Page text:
Coming to Terms with Trolls, Data Breaches, and Erotic ASMR

ASMR has its share of controversies right now. With ASMR being made a household name, those controversies will be amplified. Harassment of prominent ASMRtists, and the leaking of their private information is at the forefront. Especially so with ASMR being pushed out onto a global scale. When your face is on millions of screens, many will come after you, be they paparazzi or others much more sinister. Celebrity stalking is a common occurrence. Data breaches such as the ‘Fappening‘ and the recent Ashley Madison fiasco are becoming common. ASMRtists present and future will be dealing with this, and if ASMR is a brand name, doubly so.

It’s a scenario that even forces us to consider the (hopefully) near impossible, but real possibility of an ASMRtist losing life and limb to an attacker. There are only a handful of instances where a celebrity has been murdered by a fan. The most famous of these, at least in the U.S. is John Lennon being shot to death by Mark David Chapman in 1980. Most others get nowhere near close enough.

Another demon in the closet of ASMR is erotic ASMR. Love it, like it, or hate it, it is not going away. The big question is whether erotic ASMR, due to its inherently taboo nature, will overshadow traditional ASMR, heaping on undue controversy. This will come in blips at first, but I think the broader audience of ASMR, and deliberate attempts at separating ASMR and erotic ASMR will mitigate all wounds. Will erotic ASMR find big studio backers alongside its more prudish cousin? If the money and viewers are there, than yes. Trying to stop it will only mire the community in a battle no one will win, and eventually won’t matter. But will it still matter to some, very much so.

Welcome to the Golden Age

It’s obvious enough to almost not warrant mentioning. Right now, ASMR has a limited number of minds focused on it, and most of them, if not all can only do it part time. Most ASMRtists have jobs to worry about, families to consider, lives to be lived.  With thousands upon thousands of new ASMRtists entering the fray, we’ll see not just an uptick in production values, but in ideas, and people willing to experiment with these new ideas. They’ll do things we can’t imagine now, and maybe they’ll get famous for doing it.

As ASMR is brought out to a broader audience, budgets will go up, the dangers will increase, and issues within the community will be inflamed. But what will happen to the community in all this?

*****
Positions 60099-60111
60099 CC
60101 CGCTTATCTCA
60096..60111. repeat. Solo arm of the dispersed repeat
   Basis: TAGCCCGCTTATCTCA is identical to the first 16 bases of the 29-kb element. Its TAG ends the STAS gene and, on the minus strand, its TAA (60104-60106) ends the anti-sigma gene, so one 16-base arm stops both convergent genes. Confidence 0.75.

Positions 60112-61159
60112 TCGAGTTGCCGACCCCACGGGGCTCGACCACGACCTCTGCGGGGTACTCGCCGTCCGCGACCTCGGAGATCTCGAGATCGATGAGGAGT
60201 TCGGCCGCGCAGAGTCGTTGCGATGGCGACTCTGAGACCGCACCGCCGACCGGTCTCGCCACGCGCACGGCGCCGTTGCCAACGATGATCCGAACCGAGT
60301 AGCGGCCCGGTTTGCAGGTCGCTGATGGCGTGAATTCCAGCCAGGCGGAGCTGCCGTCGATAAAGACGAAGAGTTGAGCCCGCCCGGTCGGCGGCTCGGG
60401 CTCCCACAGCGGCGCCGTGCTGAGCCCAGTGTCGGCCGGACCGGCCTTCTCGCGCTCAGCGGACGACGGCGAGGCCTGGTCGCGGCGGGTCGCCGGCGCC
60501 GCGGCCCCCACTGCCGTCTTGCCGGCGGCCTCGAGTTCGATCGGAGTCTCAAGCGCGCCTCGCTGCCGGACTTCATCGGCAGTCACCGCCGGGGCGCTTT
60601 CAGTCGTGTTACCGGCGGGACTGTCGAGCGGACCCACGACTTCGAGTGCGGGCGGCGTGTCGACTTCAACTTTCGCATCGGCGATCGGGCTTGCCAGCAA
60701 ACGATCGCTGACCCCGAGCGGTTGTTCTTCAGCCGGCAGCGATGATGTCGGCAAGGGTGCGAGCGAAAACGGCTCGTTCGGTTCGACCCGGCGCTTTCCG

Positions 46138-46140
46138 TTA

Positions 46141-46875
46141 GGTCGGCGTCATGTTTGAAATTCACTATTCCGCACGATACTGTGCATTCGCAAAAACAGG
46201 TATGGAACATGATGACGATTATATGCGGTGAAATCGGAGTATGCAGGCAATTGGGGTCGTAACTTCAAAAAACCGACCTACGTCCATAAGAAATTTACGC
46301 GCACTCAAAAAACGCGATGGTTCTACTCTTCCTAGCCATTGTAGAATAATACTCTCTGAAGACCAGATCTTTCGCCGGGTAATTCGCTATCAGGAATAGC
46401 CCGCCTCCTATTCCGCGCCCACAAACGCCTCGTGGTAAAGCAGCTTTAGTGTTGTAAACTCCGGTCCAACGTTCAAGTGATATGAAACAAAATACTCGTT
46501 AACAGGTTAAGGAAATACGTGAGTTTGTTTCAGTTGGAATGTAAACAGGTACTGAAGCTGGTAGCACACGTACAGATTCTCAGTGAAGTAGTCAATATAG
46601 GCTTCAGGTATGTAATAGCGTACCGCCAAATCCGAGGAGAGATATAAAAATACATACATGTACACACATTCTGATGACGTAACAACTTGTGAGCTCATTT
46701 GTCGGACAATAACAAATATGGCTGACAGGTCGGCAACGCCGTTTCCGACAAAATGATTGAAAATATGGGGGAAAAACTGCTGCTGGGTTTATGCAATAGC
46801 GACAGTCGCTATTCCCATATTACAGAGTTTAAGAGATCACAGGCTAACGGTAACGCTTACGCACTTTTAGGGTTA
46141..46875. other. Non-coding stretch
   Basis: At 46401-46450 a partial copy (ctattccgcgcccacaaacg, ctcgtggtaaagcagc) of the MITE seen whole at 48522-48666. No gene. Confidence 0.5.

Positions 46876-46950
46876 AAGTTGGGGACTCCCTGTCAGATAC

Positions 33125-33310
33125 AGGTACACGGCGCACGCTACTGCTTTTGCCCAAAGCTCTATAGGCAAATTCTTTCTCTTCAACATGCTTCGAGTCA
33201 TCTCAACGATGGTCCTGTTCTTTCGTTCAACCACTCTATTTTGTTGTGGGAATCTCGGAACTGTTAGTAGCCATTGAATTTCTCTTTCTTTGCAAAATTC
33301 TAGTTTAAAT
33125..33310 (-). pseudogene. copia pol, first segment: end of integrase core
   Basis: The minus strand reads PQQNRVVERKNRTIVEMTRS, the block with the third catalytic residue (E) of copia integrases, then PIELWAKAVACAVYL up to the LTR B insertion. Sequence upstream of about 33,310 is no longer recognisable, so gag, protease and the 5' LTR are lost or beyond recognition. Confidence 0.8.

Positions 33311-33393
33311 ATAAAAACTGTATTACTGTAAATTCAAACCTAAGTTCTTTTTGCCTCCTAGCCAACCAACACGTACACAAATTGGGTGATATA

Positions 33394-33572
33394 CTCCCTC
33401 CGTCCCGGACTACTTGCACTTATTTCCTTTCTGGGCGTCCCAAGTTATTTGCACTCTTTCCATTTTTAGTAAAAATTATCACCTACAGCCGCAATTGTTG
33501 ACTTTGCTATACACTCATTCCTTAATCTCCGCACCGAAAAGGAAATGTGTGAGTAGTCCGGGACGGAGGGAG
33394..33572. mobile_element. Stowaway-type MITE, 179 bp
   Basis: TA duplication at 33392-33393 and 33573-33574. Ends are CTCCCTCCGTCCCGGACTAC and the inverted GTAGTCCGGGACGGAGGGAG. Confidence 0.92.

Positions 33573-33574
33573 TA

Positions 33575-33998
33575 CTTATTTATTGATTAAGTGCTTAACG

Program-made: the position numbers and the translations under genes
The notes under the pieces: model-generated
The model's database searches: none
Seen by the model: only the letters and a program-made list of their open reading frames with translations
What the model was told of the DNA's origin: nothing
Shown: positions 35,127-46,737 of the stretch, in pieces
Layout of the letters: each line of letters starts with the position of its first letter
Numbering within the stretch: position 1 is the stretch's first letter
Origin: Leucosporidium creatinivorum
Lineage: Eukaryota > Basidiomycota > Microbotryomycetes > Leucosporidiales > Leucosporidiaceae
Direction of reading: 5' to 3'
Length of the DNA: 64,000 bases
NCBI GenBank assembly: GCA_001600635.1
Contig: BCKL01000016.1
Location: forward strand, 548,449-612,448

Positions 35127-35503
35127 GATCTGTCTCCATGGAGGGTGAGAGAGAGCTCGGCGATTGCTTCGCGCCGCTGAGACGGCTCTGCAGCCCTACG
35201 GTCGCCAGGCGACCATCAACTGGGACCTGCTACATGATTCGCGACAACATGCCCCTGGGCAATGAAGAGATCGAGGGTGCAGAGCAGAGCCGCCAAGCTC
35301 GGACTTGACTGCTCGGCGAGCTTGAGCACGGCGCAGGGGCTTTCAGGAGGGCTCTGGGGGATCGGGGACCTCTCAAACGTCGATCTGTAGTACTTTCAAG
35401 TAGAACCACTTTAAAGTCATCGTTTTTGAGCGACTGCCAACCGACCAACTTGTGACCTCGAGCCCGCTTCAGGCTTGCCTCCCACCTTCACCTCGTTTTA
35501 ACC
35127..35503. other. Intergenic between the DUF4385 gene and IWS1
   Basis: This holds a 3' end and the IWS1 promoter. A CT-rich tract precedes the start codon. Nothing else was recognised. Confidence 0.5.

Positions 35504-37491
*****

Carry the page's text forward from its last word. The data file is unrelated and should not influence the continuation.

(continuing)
5. ASMR undergoes a major demographic shift.

Possible Time Frame: (2015-2109)

Think of the town you grew up in. Think of the general make-up of its population. If you’re a city guy like me, you’ll notice the influx of new immigrant groups; the changes in neighborhoods as generations pass away, economies dance up and down the flow charts, and crime waxes and wanes. This will happen to the ASMR community too. In a scenario where ASMR is made famous, the influx of viewers and artists will almost certainly have an impact on content. What matters here is what groups come in. Who is most likely to produce ASMR videos? From a rough outline of our current crop of ASMRtists it is mostly young women with a small, but just as famous population of men. Both groups range from between college age and the cusp of middle age.

That makeup has the potential to change. Your average ASMR video is cheap to make. All you need is a working camera, mic and a bit of imagination. Props can be assembled from things most ASMRtists already own. The most expensive things will be an upgraded microphone and camera, if you choose. The incredibly low startup cost, the potential for fame, will drive many people into ASMR, be it as a hobby or career.

Expect thousands of new ASMRtists to hit youtube. Most will blip out of existence after a few months. Say we get anywhere from 1,000 to 3,000 new channels. Those numbers might sound scary, but hear me out. Say we get 2,500 new ASMRtists trying to start their own channels. Say around 1,900 fizzle out after a year and a few months. that leaves us with 600 new channels, giving tingles to an audience of millions- a very diverse audience just by sheer numbers. Young and old, religious and non-religious, conservative and liberal, educated and uneducated.They’ll be logging in and dropping out to the sounds of tingles. ASMR will gain a bit of an older audience (35-55) if revealed on a show such as the View or the Today show. On shows like that, you reach those who might not hear about ASMR otherwise because they do not spend as much time on the computer and their main news source is the television.  The standards of ASMR: tapping, scratching, combing, etc will be enough for some, but not so much for others. The race for viewership (and potential advertising dollars) is now an arms race. The old adage of adapt, innovate or die suddenly becomes very real for many ASMRtists.

Most will adapt, sticking to old standards of ASMR: Tapping, scratching, tried and tested roleplays. Others will see the challenge laid out before them, and simply walk away. Fair enough. But watch those who innovate, either through technological achievement or on a much more bare-bones level. Those are the ones who will truly change the genre on its performance level.

4. ASMR divides into two camps.

Possible Time Frame: (2017-2035)

This is probably the closest ASMR will ever get to a civil war. The battle between ‘studio’ ASMRtists and ‘homegrown’ ASMRtists will likely spawn page after page of YouTube arguments, thousands of posts on Reddit and beyond. It’ll be the kind of ugly, class-driven, money-driven arguments that leave a bad taste in the mouths of most people. Who are the true ASMRtists? The ones who spread the tingles from the comfort of their homes with a small budget and without advertising deals and still ‘earn’ viewers? Or is it those who sit in air-conditioned studios with green screens and prop departments and sound departments and computers that can create almost anything? Is a Studio ASMRtist capable of the same empathy, compassion and love as someone working from home, or is it simply a matter of money? Is the work of the Homegrown ASMRtist worth more than that of a Studio ASMRtist by moral right?